M (Rooney Mara) sits in the corner of a room digging away at a pie. She viciously attacks the dish holding the pie, scraping the glass with her fork and feverishly tearing through every bite. The shot never changes. We watch her eat the entire pie. She has no clue that we’re watching or that anyone is watching. Standing about 10 feet behind her and framed to the right is a ghost under a white sheet. The spectral presence isn’t unfamiliar to us. We know it’s her late husband, C (Casey Affleck), watching her.

The talk of this 5 minute scene preceded most of the serious critical discussion of A Ghost Story (2017) back when it first premiered at Sundance in January. This scene had taken on a life of its own as the response was mainly, “I can’t believe David Lowery did that,” or “I don’t know how Rooney Mara did that.” Because of the talk of this scene throughout the early spring, I had tried many times to picture what such a scene might look like. A close-up on Mara’s face as she shovels pie piece by piece into her mouth was the most common way it played out in my head. Good thing I’m not David Lowery.

I assumed that a scene such as this could merely be a stunt, an exercise in patience, and that by indulging this idea, Lowery could compromise his film with a gratuitous stunt. However, Lowery is the same director who imbued unbelievable emotion into a live-action remake of Disney’s Pete’s Dragon just last year.

Even with the trepidation with which I approached this scene, I couldn’t have been prepared for what Lowery had made. A Ghost Story is a beautiful, haunting, and ambitious epic in which a husband dies and then watches from under a white sheet as his wife mourns his loss. It is a film steeped in memory and faded at the edges as time creeps slowly into the frame and tears away at the image. But let’s talk about the pie scene.

It is within the pie scene that Lowery instills the thesis of his film. The camera, positioned fairly far away with M eating on the left and the ghost farther back on the right, sits still for the duration of the 5 minute scene. It would have been easier for Lowery to claw back at the audience’s attention with fancy camera movement and more obviously interesting framing. Instead he patiently waits and lets his framing and actors do the heavy-lifting. My mind started to wander several times during this scene (others have discussed falling asleep at times during this scene). Each time my mind would wander I would get upset at myself for not being able to sit patiently and observe what was happening. I was all over the place. It was how my mind thinks when I can’t sleep late at night or often, lately, when I’m trying to read. I fought it and tried to refocus my attention constantly until I just gave up.

But that’s the point.

Lowery isn’t trying to force focus on M. He isn’t demanding your attention. He’s actually doing the opposite. He’s giving you permission to let your mind wander. Zone out for a second and think about your shopping list, or the book you haven’t finished, or the movie you watched in theaters yesterday, or fight the urge to instinctively reach for your phone. Some might label this pretentious or a cinema of boredom, but there is something much more foundational at play. Grief and time are at the heart of this movie and as we often know both from art and from life experience, grief and time are inseparable. We must go through the long time-consuming process of grief to ever be able to move on and even though we may never truly heal.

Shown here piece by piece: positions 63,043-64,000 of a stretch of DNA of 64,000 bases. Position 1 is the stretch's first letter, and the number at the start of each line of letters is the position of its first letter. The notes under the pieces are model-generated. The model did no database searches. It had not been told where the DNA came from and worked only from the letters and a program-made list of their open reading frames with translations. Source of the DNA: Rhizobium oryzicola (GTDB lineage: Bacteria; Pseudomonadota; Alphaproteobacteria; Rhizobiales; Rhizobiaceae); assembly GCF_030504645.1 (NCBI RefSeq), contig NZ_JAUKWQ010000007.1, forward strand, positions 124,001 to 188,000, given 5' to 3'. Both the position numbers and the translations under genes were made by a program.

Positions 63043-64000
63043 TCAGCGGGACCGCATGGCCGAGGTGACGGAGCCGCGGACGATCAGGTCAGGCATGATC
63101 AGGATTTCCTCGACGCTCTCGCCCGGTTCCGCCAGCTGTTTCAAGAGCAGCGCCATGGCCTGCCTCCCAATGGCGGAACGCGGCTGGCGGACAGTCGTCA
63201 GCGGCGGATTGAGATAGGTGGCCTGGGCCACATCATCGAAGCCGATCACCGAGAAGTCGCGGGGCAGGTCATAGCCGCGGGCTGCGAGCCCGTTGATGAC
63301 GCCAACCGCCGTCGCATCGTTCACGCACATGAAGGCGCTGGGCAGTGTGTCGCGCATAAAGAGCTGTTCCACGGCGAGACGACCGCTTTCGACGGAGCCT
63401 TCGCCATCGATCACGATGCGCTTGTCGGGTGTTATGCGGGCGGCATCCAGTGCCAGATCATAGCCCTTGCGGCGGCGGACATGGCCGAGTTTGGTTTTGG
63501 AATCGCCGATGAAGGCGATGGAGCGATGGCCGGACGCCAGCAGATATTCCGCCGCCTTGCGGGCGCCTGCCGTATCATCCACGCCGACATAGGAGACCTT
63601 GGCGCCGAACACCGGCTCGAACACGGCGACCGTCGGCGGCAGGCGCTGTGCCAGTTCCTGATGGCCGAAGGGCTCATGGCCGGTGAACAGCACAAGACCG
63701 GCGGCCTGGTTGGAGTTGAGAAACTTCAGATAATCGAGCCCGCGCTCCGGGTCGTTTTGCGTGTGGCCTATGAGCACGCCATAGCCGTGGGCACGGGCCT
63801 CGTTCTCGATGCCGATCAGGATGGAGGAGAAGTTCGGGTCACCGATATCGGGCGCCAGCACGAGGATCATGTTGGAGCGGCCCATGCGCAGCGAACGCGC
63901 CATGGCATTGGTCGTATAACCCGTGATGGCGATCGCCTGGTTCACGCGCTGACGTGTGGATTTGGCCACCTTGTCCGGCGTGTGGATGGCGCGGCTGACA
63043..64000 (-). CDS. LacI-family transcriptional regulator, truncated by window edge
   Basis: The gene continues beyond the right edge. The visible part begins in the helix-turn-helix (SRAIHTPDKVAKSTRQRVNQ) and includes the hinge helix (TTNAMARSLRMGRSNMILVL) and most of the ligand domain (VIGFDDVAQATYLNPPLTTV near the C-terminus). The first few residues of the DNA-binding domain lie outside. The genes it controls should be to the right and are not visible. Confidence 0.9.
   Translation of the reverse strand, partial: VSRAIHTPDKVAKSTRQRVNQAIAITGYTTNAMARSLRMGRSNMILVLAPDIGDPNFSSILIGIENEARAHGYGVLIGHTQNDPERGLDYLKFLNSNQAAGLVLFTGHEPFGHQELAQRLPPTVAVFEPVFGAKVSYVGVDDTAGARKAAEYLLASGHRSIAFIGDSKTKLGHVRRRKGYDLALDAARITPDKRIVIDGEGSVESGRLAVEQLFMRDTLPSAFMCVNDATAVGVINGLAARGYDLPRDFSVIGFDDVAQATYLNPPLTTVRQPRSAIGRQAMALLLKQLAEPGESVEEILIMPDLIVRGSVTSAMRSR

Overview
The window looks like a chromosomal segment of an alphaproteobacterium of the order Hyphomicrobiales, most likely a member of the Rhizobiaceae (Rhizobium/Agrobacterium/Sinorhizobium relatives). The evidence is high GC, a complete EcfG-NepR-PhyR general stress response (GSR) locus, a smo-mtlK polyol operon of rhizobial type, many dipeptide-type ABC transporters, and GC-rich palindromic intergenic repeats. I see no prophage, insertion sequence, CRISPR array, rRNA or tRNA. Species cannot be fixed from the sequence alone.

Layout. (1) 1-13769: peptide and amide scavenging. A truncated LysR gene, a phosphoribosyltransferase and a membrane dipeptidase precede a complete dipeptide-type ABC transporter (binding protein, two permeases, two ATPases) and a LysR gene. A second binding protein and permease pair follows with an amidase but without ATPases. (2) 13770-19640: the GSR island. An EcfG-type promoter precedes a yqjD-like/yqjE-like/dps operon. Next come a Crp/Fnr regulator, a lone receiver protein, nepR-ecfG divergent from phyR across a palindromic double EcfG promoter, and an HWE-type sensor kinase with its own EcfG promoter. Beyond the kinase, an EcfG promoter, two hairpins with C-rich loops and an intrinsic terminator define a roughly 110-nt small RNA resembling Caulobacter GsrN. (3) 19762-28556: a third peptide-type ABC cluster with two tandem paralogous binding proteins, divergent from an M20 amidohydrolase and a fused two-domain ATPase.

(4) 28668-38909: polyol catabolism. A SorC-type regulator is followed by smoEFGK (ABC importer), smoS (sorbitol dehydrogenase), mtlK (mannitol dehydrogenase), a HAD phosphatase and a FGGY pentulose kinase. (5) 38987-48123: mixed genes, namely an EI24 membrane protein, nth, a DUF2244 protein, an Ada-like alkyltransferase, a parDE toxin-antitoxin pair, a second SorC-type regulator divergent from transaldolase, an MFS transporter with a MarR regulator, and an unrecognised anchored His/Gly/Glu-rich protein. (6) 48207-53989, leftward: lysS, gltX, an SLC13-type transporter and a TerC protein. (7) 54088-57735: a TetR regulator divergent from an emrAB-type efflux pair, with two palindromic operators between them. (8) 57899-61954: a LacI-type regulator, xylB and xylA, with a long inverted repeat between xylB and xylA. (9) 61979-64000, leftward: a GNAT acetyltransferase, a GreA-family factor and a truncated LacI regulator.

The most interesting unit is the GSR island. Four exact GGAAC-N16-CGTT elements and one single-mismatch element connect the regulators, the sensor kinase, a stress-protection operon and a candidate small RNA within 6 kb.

Every time I would wrangle my focus to engage with what was onscreen I would realize the same thing: M is still there, she is still eating the pie, and she is still grieving. My distanced focus had no bearing on whether or not she would heal faster. She still digs her fork time after time into the pie and consumes distraught portions. Her husband is still dead, and she is still lost for the time being. With this in mind, the pie scene became the definitive scene of A Ghost Story, not because of its bizarre quality but because of the overwhelming emotion felt each time she takes a bite of the pie and continues to grieve her lost husband.

Movies coming out of Sundance every year often carry with them unbearable weight. Critics and audiences championing exhaustively to be on the front end of the next great film. Sometimes it works and we end up seeing pure magic get a wide release later in the year like 2014’s Whiplash. Other times, by the time the movie releases wide, it has become controversial (and is widely considered to be… not a good film) like Nate Parker’s Birth of a Nation (2016), which exemplified what happens when hype is so bloated that the movie just cannot live up to its reputation (see also: Me, Earl, and the Dying Girl (2015)). Occasionally though, you catch a movie that had an intense reputation like A Ghost Story. Somehow bleary-eyed exhausted critics and audiences were able to watch Lowery’s quiet, slow meditation on grief and understand that there was much more on screen.

I’ve often heard that being bored can be part of the experience of watching a movie. Here in A Ghost Story, it isn’t boredom–I was captivated by each frame–it is simply the audacity of a confident creator to let their movie be the slow, meandering epic on time and grief that they want it to be. Somewhere within that vision, however, Lowery allows for the audience to get lost in thought and let that be a part of the experience. It wasn’t the pie eating scene in particular that brought out my emotion, it was that I could live years in my head while M sat onscreen eating that pie, mourning the loss of her husband. As I moved on to other thoughts, she could not move her mind to anything other than her husband.

 

Featured Image: A24